Speaker asks governor to move congressional special election
MADISON, Wis. (AP) — Wisconsin Assembly Speaker Robin Vos on Friday “respectfully demanded” that Gov. Tony Evers reschedule a congressional special election because the primary would fall during the Jewish holiday of Hanukkah.
Evers called the 7th District special election for Jan. 27 to fill the vacancy created by the resignation on Monday of Republican Sean Duffy. The primary is Dec. 30, which Vos noted in a letter to Evers is the final day of Hanukkah.
“I respectfully demand that you find a new date for the upcoming special election in Wisconsin,” Vos wrote.
Evers’ decision to hold the special election in January avoided potentially boosting GOP turnout in a state Supreme Court election in April, the same day as Wisconsin’s presidential primary where Democratic turnout is likely to be high. Both the primary and general election for the special election Evers called would be on Mondays, moves that avoid having the primary on New Year’s Eve.
Evers said he was calling it that early because he wanted to fill the seat as quickly as possible. He did not immediately respond to the Vos demand.
Democratic state Rep. Jonathan Brostoff, who is Jewish, questioned why Vos was making the request given that the Assembly has been scheduled to meet on Jewish holidays in the past.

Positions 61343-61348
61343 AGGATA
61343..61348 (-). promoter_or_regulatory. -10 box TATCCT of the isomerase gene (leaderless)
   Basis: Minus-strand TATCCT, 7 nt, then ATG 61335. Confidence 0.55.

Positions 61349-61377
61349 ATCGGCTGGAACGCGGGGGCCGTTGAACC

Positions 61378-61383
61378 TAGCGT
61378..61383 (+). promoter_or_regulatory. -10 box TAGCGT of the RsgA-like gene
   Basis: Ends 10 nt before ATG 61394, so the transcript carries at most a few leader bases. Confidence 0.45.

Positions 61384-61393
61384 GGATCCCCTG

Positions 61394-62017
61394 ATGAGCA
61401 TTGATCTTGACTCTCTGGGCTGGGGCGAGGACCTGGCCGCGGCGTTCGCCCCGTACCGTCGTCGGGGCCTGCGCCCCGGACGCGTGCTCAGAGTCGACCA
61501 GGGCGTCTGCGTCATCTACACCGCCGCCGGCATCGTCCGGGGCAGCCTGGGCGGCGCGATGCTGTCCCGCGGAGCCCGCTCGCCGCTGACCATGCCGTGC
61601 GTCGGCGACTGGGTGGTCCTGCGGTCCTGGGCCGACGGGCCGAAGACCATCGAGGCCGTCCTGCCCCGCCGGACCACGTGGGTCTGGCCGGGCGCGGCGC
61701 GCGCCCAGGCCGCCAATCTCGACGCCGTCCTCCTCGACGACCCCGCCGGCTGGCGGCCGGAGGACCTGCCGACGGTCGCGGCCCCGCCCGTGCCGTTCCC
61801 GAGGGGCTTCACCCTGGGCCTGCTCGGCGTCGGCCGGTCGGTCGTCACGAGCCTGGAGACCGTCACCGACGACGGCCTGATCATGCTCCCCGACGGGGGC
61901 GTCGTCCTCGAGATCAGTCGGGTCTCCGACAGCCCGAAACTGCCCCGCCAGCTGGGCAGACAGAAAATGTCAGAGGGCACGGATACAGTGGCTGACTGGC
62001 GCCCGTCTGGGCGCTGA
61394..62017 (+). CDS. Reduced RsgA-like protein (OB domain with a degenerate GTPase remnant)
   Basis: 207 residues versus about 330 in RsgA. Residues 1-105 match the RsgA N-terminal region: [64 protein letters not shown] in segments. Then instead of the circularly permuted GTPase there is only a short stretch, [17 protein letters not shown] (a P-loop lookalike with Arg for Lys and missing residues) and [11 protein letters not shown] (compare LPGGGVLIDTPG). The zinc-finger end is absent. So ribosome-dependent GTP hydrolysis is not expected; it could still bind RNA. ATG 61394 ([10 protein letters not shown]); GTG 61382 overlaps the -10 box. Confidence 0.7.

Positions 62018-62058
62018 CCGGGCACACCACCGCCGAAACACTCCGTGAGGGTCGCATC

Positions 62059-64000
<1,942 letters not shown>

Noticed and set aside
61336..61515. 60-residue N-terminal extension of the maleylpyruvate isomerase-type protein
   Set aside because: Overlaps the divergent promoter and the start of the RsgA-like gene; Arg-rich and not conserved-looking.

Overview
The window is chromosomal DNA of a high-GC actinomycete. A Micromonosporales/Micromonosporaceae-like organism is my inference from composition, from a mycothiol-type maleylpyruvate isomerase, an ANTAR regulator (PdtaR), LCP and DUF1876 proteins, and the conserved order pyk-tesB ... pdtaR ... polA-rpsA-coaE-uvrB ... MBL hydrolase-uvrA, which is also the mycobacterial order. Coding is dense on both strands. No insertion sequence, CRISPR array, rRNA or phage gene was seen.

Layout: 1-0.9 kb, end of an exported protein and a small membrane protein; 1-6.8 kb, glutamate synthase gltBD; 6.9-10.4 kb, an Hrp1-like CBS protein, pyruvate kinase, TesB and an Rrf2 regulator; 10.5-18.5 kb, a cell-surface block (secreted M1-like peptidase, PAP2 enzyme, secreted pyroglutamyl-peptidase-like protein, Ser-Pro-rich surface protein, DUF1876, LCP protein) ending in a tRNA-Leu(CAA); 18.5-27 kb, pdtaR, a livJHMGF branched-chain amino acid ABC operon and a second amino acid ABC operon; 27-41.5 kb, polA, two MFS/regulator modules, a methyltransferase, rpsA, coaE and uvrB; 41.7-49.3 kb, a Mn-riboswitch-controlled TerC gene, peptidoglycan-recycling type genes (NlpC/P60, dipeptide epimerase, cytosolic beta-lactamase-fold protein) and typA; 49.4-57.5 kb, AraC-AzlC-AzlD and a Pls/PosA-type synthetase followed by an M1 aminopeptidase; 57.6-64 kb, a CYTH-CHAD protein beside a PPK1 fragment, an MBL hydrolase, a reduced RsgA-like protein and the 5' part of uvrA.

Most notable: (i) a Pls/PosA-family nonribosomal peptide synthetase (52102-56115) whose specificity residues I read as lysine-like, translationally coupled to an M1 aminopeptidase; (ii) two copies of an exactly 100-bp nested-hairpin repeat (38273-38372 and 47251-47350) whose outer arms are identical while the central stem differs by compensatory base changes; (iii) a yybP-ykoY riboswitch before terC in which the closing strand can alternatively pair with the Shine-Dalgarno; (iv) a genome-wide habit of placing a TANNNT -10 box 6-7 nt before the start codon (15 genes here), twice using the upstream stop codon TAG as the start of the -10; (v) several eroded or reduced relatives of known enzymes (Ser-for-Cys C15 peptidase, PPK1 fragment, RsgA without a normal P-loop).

“Vos isn’t Jewish and has, from my knowledge, never cared about Jewish issues until now,” Brostoff said. “He’s never even reached out to me once, even when he scheduled things on holidays previously.”
The original legislative schedule, set by Republicans, had the Assembly scheduled to meet on Yom Kippur, which begins on the evening of Oct. 8. The Assembly voted unanimously to change the schedule so it would not meet on that day, but the Senate did not.
The Wisconsin Democracy Campaign, a liberal-leaning campaign finance watchdog group, agreed with Vos that the special election primary should not fall during Hannukah.
“Having a primary during the holidays just isn’t cool,” wrote Executive Director Matthew Rothschild, who is Jewish. He said holding the primary on a Monday during the holidays would be “anti-democratic” because it’s likely to result in extremely low turnout.
Duffy’s final day in Congress was Monday, the same day Evers announced the special election dates. He stepped down because his ninth baby, due next month, was diagnosed with a hole in its heart that will require his time and attention.